And if that doesn’t work… let me know and I’ll try, try again! Having all of our voices heard in favor of open public records is too important to be defeated by a coding glitch!


SOURCES

  1. Judy G. Russell, “Virginia call to arms,” The Legal Genealogist, posted 15 Jan 2014 (http://www.legalgenealogist.com/blog : accessed 16 Jan 2014).
  2. Chapter 659, 2013 Acts of Assembly of Virginia, Virginia Legislative Information System (http://lis.virginia.gov : accessed 25 Aug 2013).
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12 Responses to Emailing Virginia

  1. Ange says:

    As a resident within the district of one of the above delegates, I’ve spent some time this morning writing a very personal email. I mentioned my university history prof who used those very index microfilms to find data for his doctoral dissertation [on colonial life] back in the 1970s. Sure hope my message wasn’t too late…

    • Judy G. Russell says:

      It sure won’t be too late, Ange. This won’t happen overnight in any case, so we all should have a chance to be heard.

  2. J. Paul Hawthorne says:

    Did it!

  3. Sharon E says:

    Hi Judy,

    When I rec’d a nice note from Delegate Webert’s staff, I sent back an email telling why this legislation is so important to family historians/genealogists, from a personal point of view and giving permission to Delegate Webert to read the note to the committee. This is the reply I rec’d.

    Dear Sharon,

    Thank you for including this information. We have seen quite a large outpouring of support for this legislation. I am happy to pass this along to Delegate Webert for his review. At this time, he favors the legislation.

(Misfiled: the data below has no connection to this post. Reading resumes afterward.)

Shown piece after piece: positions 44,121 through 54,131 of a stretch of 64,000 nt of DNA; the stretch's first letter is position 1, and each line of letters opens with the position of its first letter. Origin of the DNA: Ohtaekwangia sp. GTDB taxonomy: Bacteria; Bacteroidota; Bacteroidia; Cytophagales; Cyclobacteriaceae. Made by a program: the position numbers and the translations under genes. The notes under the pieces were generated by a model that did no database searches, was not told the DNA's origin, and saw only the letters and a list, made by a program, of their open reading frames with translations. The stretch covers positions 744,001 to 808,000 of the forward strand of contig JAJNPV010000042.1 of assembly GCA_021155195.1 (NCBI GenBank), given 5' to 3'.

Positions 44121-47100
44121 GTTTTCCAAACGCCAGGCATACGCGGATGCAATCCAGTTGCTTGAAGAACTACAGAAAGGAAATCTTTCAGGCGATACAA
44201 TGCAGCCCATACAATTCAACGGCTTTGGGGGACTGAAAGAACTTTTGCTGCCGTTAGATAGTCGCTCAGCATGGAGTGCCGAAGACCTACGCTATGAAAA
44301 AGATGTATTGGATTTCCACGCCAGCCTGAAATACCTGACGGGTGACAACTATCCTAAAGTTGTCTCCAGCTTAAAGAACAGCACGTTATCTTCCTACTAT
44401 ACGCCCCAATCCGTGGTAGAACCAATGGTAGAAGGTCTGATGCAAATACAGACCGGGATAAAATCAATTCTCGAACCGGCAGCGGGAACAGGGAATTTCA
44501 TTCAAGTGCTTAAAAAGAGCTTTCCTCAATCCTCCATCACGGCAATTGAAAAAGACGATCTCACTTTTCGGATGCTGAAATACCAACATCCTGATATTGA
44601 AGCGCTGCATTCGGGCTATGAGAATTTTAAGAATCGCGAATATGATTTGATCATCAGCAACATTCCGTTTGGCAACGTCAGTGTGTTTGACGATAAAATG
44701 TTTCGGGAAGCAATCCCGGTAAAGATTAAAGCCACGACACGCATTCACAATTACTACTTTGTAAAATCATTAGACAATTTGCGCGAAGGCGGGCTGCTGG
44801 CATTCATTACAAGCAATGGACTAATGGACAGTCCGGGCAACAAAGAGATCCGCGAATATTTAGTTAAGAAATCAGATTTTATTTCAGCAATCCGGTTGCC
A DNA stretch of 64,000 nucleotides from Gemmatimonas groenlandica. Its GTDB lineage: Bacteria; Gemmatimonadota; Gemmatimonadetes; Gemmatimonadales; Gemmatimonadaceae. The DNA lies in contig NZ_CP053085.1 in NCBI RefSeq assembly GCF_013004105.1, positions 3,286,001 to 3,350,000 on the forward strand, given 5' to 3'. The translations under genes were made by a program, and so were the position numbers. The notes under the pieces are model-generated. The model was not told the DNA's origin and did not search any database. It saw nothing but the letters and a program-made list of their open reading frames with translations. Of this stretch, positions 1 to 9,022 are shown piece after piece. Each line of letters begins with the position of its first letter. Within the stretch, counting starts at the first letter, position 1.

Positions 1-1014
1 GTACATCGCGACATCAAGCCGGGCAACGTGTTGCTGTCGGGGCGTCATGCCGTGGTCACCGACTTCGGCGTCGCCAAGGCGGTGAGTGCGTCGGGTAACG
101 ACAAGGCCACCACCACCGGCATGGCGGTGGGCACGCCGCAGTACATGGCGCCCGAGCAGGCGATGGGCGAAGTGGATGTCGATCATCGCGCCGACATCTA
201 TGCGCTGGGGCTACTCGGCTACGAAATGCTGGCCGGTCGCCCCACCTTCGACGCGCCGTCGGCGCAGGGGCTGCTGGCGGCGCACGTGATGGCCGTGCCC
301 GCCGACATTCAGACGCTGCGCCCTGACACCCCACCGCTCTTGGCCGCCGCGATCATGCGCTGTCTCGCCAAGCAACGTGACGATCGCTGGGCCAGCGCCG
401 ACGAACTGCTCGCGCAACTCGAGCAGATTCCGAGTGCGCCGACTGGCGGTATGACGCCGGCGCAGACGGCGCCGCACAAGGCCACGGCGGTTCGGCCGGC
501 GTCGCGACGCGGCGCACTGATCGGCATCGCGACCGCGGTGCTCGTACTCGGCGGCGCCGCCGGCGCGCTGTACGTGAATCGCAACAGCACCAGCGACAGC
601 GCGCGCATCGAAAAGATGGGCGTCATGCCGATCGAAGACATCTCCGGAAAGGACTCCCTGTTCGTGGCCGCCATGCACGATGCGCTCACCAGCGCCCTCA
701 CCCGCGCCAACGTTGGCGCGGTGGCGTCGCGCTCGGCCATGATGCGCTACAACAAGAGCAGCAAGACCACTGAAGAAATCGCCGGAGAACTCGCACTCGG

Best,
    Nick Blessing
    Legislative Director
    Delegate Michael Webert

  4. Charlsey says:

    I received a response from Delegate Webert’s office also. Please keep us informed of any progress.
    Thank you for taking the lead.

    Charlsey

    • Judy G. Russell says:

      We won in the Assembly Committee but need support now in the Senate. There’s a post up today on contacting the Senate committee members.

  5. Angela Morrison says:

    Isn’t this is a clear violation of the Freedom of Information Act?

    • Judy G. Russell says:

      I sure wish it was! No, these are state records so they’re covered only by state law, not the federal Freedom of Information Act. And although Virginia has its own Freedom of Information Act, it is allowed to exempt records from public access and chose to do so with these records. And the US Supreme Court isn’t being helpful here at all — it recently held that a state can limit its freedom of information act to its own residents and nobody else!

  6. Angela Morrison says:

    So much for federal law trumping state then.

    • Judy G. Russell says:

      It only trumps state laws on certain subjects. Minor little matter of the 10th amendment (“The powers not delegated to the United States by the Constitution, nor prohibited by it to the states, are reserved to the states respectively…”).